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Employment and Social Developments in Europe: 2018 review

16 July 2018
by eub2 -- last modified 16 July 2018

This year's edition of the European Commission's yearly Employment and Social Developments in Europe (ESDE) review confirms confirms the ongoing positive labour market trends as well as an improving social situation. The numbers of people in employment reached new record levels. At the same time we witness rising disposable incomes and lower levels of poverty. Severe material deprivation has receded to an all-time low, with 16.1 million fewer people affected, compared with 2012.


What is the focus of the 2018 Employment and Social Developments review?

This year's Employment and Social Developments review focuses on the changing world of work, contributing to research and public debate on the topic  of academic research, public authorities and international institutions including the ILO, OECD and the World Bank.

Dedicated chapters in this report examine:

  1. Main employment and social developments in the EU
  2. A new labour market with new working conditions: future jobs, skills, and earnings
  3. Equal opportunities: skills, education and overcoming the disadvantages of socio-economic background and gender
  4. Inequality of outcomes
  5. Access and sustainability of social protection in a changing world of work
  6. Social dialogue for a changing world of work

Why does the 2018 Employment and Social Developments in Europe review focus on the changing world of work?

Globalisation, technological and demographic developments increasingly influence working, living and social conditions. The labour markets have become more dynamic. People work very differently than 15 years ago. Robots, artificial intelligence and digital technologies are revolutionizing the way products are fabricated and services provided. These technologies can make routine tasks in traditional jobs obsolete, raising concerns of job loss. These are key concerns of EU citizens that the Commission addresses through two strands by investing in people's skills through lifelong learning and modernising labour market legislation and social protection systems to respond to the new world of work.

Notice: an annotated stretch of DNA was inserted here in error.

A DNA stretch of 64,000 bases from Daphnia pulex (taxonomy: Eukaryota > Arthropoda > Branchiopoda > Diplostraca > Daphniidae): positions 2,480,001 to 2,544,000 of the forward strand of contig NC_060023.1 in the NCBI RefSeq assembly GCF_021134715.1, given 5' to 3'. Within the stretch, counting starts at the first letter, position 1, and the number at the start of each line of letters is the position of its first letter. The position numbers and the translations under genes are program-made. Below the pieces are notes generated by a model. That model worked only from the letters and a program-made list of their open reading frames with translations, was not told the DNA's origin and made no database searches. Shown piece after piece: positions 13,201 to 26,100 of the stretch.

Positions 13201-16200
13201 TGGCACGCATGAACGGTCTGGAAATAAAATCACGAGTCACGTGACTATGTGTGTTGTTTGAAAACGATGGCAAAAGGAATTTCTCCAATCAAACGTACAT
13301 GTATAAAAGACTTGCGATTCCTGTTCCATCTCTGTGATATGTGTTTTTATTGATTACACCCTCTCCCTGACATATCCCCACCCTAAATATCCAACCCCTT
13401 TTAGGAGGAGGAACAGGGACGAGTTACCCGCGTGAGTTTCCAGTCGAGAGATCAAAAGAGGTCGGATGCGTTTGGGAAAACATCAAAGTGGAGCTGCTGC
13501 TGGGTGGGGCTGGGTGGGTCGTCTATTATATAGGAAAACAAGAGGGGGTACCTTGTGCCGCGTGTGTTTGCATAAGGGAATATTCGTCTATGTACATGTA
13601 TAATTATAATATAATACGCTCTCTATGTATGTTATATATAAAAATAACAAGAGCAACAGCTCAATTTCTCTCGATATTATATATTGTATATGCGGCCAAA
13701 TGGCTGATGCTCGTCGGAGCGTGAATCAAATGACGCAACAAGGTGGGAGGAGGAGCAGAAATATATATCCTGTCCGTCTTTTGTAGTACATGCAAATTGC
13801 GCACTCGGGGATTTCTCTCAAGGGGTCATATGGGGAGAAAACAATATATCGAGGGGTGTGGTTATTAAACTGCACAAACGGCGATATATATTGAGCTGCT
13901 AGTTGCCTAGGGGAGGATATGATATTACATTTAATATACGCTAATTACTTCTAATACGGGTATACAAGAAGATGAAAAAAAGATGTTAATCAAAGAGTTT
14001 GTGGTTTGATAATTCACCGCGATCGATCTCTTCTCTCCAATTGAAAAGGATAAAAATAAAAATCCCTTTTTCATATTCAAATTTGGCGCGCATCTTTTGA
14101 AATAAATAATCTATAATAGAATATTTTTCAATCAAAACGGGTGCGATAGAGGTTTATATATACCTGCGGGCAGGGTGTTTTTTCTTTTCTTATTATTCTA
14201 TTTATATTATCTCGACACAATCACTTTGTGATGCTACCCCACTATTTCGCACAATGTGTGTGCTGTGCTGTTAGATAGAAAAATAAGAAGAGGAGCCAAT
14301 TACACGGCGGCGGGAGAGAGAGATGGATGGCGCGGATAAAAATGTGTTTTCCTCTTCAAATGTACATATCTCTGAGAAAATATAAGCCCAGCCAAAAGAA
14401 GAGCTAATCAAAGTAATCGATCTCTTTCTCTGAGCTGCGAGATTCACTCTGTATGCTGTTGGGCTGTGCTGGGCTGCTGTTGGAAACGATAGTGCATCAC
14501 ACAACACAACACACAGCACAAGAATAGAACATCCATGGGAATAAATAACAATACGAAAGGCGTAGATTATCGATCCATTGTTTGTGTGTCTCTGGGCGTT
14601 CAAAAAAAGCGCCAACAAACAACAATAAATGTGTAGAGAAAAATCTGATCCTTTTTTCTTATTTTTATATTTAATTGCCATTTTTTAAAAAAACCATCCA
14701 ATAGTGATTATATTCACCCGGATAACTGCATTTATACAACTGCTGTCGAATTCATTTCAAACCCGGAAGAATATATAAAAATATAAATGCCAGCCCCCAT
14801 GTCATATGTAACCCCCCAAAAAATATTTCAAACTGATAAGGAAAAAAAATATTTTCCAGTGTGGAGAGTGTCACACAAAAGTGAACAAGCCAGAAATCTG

How is the labour market and social situation in the EU developing?

The improving macroeconomic environment has had a positive impact on the labour market. With almost 238 million people in jobs, employment reached new record levels. At the same time, while the number of hours worked per person employed has grown in recent years, they are still below 2008 levels. The unemployment rate stands at 7% in the EU, the lowest rate since August 2008. Long-term unemployment continued to decline, too, but still accounts for nearly half of overall unemployment. The number of unemployed young people (aged 15-24) decreased to 3.37 million, below the pre-crisis (2008) level of 4.2 million. If these positive trends continue, the EU is likely to reach the Europe 2020 target of a 75% employment rate.

Chart 1: EU unemployment rate keeps declining

Chart 1: EU unemployment rate keeps declining

Source: Eurostat & Commission Forecast